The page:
1. The Skills.Skill trees and skill points are gone, and in their place are skill assignments you can bind to 1 of 6 hotkeys, and runes which bring minor changes to those skills. I wasn’t sure how this would play out, since skill trees and spending skill points is always fun and a staple of RPGs these days, but holy damn did Blizzard nail this one. My Wizard has 23 skills with 5 runes to augment each, making for 115 skills at my disposal. That sounds like a lot of filler, but I’ve found very few of those skills are such. The ability to tailor my playstyle so much is absolutely brilliant. Which leads to…

2. Skill Balance. Blizzard made it a goal to do skills in a way that didn’t result in players heading to the web to find the one “uber class build” they should go for in the endgame. Blizzard succeeded (with some combo exceptions that have been patched). There are three subpoints for this. A) I’ve really never had a game where I can use a skill buildout where I might get pwned against a boss, then switch things around and try new stuff, which leads me to be the pwner. And it’s not because of skill imbalance, but rather changing my character build to accommodate the situation and how I play. B) Some skills do seem like filler with certain builds, but really many of them are meant to synergize with others for completely new builds. For instance, there’s no reason for me to add to my fire damage when I’m dishing out arcane damage instead. C) In the hardest difficulty level, I’ve seen vids of players using a wide variety of skills and playstyles, and it’s awesome that so much is viable. Which segues nicely into…

3. Endgame – Challenge. Diablo 2 was not really that hard, even in Hell mode. D3’s difficulty is tweaked far better. Normal mode is an easy introduction to the game, but from there things ramp up nicely. While the biggest bosses have some disappointments, finally I feel like champion packs and rare packs are given the respect they deserve in this game. In short, shit’s challenging once you get up there, and that is a welcome piece of endgame enjoyment!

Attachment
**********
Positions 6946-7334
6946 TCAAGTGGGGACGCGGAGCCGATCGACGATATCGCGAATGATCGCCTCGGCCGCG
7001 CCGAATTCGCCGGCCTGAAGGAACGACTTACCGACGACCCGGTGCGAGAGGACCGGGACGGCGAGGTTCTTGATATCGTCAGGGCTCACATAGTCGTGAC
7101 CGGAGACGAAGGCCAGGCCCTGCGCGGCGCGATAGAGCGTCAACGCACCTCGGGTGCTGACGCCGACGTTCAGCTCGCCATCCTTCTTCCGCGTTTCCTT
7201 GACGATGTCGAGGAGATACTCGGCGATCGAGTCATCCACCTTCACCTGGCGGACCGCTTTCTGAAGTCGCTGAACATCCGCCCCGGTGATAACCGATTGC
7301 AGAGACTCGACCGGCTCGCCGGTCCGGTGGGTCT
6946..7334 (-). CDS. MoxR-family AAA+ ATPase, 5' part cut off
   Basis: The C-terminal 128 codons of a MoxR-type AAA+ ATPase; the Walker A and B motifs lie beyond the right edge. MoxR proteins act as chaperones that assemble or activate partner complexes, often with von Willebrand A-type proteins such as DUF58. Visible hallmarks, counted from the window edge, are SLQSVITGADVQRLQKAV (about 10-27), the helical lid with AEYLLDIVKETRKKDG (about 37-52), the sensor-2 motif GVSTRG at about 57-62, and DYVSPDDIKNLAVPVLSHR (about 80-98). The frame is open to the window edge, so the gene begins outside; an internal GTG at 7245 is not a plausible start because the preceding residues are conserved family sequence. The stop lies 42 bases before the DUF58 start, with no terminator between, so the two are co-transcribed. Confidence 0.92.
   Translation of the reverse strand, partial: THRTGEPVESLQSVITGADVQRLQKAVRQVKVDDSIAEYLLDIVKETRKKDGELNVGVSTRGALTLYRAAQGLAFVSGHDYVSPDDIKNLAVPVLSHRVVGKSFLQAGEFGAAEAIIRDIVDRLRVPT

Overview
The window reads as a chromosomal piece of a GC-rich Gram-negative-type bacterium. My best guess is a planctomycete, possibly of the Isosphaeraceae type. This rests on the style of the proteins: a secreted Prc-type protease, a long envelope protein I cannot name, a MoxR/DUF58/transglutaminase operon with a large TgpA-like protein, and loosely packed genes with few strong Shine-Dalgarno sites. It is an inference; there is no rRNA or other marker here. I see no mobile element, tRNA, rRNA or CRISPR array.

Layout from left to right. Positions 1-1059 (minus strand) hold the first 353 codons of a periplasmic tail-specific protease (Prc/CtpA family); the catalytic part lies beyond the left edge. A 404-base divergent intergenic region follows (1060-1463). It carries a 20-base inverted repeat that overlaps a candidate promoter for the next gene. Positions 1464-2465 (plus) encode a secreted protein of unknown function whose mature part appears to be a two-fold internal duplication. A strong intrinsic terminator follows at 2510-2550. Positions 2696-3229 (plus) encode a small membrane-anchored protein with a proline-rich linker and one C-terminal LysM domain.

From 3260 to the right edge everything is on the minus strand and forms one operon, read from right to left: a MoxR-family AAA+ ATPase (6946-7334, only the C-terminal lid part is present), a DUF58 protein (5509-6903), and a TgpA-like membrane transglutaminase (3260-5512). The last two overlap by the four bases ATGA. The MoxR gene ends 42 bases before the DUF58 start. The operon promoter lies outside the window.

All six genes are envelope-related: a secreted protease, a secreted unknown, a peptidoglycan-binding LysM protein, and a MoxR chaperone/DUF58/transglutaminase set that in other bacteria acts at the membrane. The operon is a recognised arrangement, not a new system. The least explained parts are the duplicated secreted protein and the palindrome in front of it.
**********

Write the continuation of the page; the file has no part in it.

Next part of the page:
4. Endgame – Replayability. If you played through normal mode in D2, you played the whole game. The only things that saved the game from being useless were the randomized dungeons and random champion/rare encounters and random loot drops. D3 still has the above, but at least this time there are quite a number of random events that you can find in the world, and the random champion/rare packs are more vicious, tougher, and fun. So, while not for everyone, it is a step up from D2. (Too bad the bosses aren’t exciting after the first time around….)

5. Feels finished. I played Torchlight and was highly annoyed that it felt unfinished. D3 feels like a solid, tight, finished game, and I’m very happy with it. It looks beautiful, sounds great, and plays like a dream for the most part (I am a twitch gamer, so sometimes when I try to stick-n-move the game doesn’t register the up-key and instead keeps me standing and firing…)

6. All the little things you didn’t know were annoyances in D2 are fixed. No more identify and town portal scrolls*; you can just do this stuff. In fact, no scrolls/tomes at all. You pick up gold by walking over it. Gems are a bit simplified. Charms are gone. No more mules, since your stash and gold are shared across characters. Every item only takes up 1-2 inventory slots (this is good and bad, as all weapons feel the same as opposed to the old school 6-slot spears, etc, but does save room!). No trapped chests/bodies, though sometimes a zombie or skellie pops out of a jar.

7. Heath pot cooldowns. I was skeptical of the changes to health restoring from D2, but I think it is an integral component to the challenge and strategy of the game. Small change, big positive effect.